What Writers Read – Edited by Pandora Sykes – Thirty-five Writers on their favourite book

What Writers Read Edited by Pandora Sykes

This is a book which may be a beautifully printed gift edition on the surface, but actually contains worlds within its neat hardback covers. All profits and royalties from this book will go to the National Literacy Trust, which works towards creating school libraries and literacy hubs where the need is greatest. So there is one reason to buy a copy, but also because the contents are fascinating and illuminating.

Thirty-five writers from various backgrounds, but including many I had heard of and read, were asked to contribute a short piece about the book that they read which influenced their lives, and either made them writers or improved their writing. There are prize-winners and shortlisted authors for literary awards, there are also writers who are earlier in their careers. David Nicholls, Ali Smith, Sebastian Faulks and Marian Keyes all have substantial backlists, and Elizabeth Day, Kit de Waal and Dolly Alderton are all high profile in terms of television and initiatives. As each author writes about a book that had a significant effect on them there are a lot of recommendations for reading – not only the book written about often in loving detail but also the authors’ own main works.

None of these pieces are book reviews – there are other websites for that. These pieces are summaries of the effects books had on readers, often at significant points in their lives. They are often incredibly personal, like Keyes on “Cold Comfort Farm” which was a random discovery at a crisis point. Elif Shafak, reveals how Virginia Woolf’s open feminism in “Orlando” inspired her growing up in restrictive Turkey. Ruth Ozeki writes of her childhood discovery of “The Pillow Book of Sei Shonagon” and how it clarified aspects of her own personality. William Boyd’s discovery of “Catch 22” helped him make sense of his own childhood experience of war related adventures and affected his life. Other writers reveal how the books of others inspired their own efforts at constructing their own novels, showing them how it works.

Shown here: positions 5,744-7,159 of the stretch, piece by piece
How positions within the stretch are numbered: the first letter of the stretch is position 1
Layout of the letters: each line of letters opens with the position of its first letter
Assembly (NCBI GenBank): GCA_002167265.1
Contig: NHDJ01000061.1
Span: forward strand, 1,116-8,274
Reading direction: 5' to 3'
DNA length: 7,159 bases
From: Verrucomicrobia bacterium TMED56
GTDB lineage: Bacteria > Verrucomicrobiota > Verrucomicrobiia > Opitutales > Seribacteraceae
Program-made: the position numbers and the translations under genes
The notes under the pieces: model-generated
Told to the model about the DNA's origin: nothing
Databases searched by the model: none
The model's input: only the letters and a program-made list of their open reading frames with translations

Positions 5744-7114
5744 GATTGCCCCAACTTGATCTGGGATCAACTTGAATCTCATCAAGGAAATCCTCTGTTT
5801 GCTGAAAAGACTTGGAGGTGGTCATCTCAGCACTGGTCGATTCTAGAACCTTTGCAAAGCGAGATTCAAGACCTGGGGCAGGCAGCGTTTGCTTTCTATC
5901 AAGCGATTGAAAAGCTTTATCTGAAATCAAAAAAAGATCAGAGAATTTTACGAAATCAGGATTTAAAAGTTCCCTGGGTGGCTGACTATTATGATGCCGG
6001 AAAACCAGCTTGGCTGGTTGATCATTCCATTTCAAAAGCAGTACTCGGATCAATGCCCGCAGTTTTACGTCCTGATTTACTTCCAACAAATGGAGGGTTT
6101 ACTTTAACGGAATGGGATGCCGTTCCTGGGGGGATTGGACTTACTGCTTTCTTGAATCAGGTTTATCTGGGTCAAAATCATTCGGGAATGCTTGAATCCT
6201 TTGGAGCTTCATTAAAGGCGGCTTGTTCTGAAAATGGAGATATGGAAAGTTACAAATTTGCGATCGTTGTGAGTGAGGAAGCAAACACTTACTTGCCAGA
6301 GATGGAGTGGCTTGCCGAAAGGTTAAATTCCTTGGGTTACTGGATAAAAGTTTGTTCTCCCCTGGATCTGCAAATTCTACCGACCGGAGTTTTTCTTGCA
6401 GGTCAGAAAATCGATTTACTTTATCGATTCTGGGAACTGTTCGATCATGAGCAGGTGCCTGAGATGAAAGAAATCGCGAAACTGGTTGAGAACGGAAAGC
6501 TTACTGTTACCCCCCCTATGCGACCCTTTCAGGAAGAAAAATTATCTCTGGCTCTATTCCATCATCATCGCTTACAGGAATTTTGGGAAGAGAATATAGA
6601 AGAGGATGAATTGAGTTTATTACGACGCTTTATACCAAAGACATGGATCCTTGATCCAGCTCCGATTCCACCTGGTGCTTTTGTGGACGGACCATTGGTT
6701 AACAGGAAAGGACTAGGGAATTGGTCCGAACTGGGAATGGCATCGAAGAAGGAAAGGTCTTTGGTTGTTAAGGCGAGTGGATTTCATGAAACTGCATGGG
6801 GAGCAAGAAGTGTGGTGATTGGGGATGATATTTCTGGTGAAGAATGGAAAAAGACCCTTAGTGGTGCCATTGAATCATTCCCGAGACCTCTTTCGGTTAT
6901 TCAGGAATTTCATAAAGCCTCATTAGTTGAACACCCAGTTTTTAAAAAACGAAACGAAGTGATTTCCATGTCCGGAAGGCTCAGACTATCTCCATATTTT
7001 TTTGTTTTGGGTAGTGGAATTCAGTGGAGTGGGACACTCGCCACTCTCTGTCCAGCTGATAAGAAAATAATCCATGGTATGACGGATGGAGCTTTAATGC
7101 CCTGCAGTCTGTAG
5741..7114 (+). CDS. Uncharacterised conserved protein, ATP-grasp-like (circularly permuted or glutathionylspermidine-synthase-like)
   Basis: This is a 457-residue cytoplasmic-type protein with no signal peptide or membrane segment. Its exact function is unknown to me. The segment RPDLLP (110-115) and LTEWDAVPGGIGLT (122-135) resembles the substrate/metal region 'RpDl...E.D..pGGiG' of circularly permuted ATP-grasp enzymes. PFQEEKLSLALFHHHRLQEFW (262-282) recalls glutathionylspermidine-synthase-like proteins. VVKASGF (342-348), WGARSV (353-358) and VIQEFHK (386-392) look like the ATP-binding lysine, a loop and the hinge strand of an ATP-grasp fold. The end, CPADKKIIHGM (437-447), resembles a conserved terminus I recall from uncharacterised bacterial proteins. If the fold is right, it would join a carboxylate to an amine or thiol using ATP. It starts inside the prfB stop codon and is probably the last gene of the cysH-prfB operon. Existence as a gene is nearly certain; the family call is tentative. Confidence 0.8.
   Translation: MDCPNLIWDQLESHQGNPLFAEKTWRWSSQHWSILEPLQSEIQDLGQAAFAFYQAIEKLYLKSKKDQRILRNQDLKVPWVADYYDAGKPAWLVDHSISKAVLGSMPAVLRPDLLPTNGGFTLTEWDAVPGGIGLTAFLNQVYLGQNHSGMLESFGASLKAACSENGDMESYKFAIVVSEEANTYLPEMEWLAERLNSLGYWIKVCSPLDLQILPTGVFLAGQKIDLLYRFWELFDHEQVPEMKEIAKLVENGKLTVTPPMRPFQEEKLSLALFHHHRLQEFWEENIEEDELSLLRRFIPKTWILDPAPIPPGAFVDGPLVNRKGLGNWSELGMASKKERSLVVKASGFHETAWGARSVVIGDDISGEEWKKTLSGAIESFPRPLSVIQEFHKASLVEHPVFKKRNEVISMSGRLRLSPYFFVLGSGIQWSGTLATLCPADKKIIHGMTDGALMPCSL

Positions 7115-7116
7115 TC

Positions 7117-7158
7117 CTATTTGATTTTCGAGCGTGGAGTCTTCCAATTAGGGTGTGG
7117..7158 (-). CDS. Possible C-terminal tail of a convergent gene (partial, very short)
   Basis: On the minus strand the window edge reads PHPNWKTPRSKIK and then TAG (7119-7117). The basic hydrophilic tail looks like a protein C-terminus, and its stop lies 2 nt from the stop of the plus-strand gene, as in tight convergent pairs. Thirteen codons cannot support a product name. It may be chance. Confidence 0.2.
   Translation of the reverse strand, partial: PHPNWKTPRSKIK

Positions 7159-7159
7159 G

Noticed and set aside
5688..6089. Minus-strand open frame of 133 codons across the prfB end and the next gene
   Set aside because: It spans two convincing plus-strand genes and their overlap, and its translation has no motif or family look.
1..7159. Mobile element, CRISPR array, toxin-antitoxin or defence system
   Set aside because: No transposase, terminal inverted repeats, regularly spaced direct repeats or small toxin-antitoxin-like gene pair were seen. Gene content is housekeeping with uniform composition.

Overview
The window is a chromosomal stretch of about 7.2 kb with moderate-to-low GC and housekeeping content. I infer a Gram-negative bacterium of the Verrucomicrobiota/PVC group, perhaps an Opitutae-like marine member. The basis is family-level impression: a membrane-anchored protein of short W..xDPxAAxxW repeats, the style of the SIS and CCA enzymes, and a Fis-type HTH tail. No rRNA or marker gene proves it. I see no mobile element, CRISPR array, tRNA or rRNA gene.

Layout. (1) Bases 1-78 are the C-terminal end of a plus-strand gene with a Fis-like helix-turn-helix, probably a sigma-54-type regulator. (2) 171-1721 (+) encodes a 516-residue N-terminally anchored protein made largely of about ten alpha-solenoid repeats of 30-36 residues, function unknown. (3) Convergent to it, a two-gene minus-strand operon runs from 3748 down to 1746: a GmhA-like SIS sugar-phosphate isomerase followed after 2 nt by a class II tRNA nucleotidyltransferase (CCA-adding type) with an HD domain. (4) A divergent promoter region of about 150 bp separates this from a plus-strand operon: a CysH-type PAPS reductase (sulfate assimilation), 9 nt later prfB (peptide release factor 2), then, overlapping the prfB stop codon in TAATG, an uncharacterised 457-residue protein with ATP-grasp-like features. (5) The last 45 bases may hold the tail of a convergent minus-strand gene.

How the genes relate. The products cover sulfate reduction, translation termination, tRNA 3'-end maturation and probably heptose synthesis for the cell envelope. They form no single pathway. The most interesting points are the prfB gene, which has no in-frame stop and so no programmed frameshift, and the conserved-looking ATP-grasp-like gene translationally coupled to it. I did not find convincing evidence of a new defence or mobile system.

I found this the sort of book it was aimed to be, a pick up and put down, a book which does not make demands on the reader but informs, fascinates and even moves our own reactions to reading. At the moment it fits the bill well for my collection of books about books – the joys of reading about reading, about books as physical objects and how they are read. This is a super book for anyone who is similarly interested or is in need of inspiration for what to read next. Together with its charity credentials it is a lovely book to acquire, and I recommend it.